5. Can I get call data to integrate with Application X?

I saved the most commonly asked question for last, “Do you integrate with Google Analytics?” For better or worse, Google doesn’t have an inbound API, so the integration is crude and less than ideal. Call counts are the extent of it, which is why I would suggest you choose the call tracking provider with a robust analytics package. Get the most out of what call tracking specialists can offer first, and then decide if a third-party integration will provide the missing piece (if there even is a missing piece).

There are providers who can break out phone calls from web sessions in a compelling fashion. However, if you are set on an AdWords integration, your best bet will be via a PPC management platform like Marin, Clickable or Acquisio, each of whom integrates call data.

Right about now, the client should be searching her Inbox looking for your email address. Here’s to a prosperous 2011 for everyone in the ADOTAS community!





Stephen Cravens is head of marketing at Century Interactive, a leading phone call analytics company. Since 1988, Century Interactive has helped thousands of businesses measure their marketing ROI and improve the way they communicate with prospects and customers through innovative telephony solutions. Contact Stephen at sc@centuryinteractive.com.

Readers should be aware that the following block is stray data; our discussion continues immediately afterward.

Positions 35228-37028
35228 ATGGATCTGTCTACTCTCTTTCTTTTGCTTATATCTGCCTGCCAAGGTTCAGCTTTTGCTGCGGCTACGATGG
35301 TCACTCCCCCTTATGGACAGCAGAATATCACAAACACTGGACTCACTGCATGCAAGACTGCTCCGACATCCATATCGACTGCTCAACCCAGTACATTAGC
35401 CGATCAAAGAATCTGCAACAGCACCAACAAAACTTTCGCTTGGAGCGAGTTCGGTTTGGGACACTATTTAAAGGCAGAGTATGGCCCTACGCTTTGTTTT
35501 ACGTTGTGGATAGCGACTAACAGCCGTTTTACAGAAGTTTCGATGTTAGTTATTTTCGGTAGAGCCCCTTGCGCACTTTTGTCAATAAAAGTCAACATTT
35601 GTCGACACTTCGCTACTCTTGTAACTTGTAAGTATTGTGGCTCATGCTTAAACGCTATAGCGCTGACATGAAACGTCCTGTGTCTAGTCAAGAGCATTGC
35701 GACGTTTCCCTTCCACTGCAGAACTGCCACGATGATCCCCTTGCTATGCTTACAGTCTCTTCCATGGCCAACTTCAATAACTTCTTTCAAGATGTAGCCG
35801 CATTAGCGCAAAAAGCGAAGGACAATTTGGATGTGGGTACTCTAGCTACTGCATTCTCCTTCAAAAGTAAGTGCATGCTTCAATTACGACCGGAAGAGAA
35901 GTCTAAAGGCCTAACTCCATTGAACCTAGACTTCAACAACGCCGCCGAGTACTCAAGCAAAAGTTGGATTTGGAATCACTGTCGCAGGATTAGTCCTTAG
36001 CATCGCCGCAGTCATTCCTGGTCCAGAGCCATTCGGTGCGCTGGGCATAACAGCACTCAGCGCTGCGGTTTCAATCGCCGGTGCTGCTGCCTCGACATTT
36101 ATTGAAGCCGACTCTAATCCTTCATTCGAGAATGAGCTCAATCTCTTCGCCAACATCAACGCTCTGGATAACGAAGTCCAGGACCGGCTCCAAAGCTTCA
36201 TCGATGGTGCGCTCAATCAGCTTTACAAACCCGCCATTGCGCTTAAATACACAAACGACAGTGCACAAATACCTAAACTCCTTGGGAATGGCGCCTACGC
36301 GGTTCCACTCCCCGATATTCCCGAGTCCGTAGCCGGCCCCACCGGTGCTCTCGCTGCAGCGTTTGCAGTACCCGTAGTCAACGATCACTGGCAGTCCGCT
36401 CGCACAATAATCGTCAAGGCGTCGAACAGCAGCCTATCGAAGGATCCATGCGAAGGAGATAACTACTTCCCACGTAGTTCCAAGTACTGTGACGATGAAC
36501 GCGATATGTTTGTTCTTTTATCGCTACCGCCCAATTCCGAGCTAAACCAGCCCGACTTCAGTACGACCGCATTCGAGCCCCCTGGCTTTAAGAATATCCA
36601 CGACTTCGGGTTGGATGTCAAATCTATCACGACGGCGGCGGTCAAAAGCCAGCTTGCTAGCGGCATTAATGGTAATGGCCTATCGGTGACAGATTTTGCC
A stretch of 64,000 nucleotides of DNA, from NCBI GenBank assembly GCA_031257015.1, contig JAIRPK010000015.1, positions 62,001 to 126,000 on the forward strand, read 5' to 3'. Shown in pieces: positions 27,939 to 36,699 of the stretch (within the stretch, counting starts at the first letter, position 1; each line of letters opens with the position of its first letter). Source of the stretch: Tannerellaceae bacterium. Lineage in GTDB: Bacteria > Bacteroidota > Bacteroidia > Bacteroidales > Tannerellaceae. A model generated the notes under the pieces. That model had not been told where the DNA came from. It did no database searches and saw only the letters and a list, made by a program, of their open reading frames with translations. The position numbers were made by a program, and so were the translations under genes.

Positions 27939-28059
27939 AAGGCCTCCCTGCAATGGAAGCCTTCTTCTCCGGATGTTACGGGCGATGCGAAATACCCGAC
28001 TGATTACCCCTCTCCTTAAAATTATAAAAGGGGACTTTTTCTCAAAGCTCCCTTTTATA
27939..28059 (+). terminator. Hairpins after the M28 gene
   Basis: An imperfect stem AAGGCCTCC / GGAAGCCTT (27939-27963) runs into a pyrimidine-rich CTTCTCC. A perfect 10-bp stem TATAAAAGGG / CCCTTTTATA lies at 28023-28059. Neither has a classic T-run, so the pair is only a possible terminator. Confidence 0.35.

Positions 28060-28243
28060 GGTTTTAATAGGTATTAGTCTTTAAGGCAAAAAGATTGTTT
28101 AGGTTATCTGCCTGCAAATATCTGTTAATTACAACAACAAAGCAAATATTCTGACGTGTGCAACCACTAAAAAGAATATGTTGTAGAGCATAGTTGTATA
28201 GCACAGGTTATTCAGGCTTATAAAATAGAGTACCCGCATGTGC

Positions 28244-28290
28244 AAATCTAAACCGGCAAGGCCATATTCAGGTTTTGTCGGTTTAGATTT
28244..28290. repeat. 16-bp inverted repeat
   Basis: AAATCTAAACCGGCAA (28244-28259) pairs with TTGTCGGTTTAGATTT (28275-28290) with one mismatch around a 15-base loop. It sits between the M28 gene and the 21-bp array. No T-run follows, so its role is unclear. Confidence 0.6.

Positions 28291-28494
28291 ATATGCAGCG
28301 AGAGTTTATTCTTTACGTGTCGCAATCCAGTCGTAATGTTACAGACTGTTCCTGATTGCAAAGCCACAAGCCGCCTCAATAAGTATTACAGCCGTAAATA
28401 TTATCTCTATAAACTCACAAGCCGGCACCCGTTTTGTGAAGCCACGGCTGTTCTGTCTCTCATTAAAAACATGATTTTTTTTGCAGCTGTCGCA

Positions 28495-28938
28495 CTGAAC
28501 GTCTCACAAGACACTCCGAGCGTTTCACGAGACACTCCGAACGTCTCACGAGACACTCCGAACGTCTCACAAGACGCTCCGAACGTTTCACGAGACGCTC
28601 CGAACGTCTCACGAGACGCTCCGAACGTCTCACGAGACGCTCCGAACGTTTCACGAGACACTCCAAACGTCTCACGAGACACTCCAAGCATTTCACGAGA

Reader Comments.

I would love to get a clear idea of when it is financially feasible for very small businesses to use call tracking and when it is cost-prohibitive.

That would probably require another guest post here or elsewhere.

Posted by Gail Gardner | 8:34 pm on February 7, 2011.

Great article. I would like to add a few things from an SEO & PPC specialist.

On the issue of call tracking for Google Places – Using call tracking for Google Places really depends on what is more important to you. Evidence has shown Google rewards data integrity with higher rankings. Using tracking numbers can effect this data integrity (Having the same information about your business across the web). It may also have an effect on the number of citations Google registers, which can also have a negative effect. On the other hand, call tracking may be more valuable than higher rankings. In my opinion, call tracking is far more important for paid forms of advertisement where having the knowledge can help you take action. So on platforms like yelp, if you have a free account, stick with your regular number. If you decide to go paid, you better be tracking it.

For keyword level tracking, it can get relatively expensive for small business. We have been using Mongoose metrics for sometime, but are currently testing avidtrak which may be more affordable for small business users.

For small business, it is financially feasible for you to invest in call tracking to some degree as soon as you are spending money on advertising. Dynamic level call tracking for pay per click advertising makes sense when the gains in cost reduction your can get from using call tracking become larger than the expense of the tracking itself combined with the cost of a consultant to setup and analyze the data. If you are planning on using it yourself, it gets financially feasible much faster. This is because a great call tracking analyst is worth paying good money for. Great post.

Posted by David Wolf | 2:53 pm on June 1, 2011.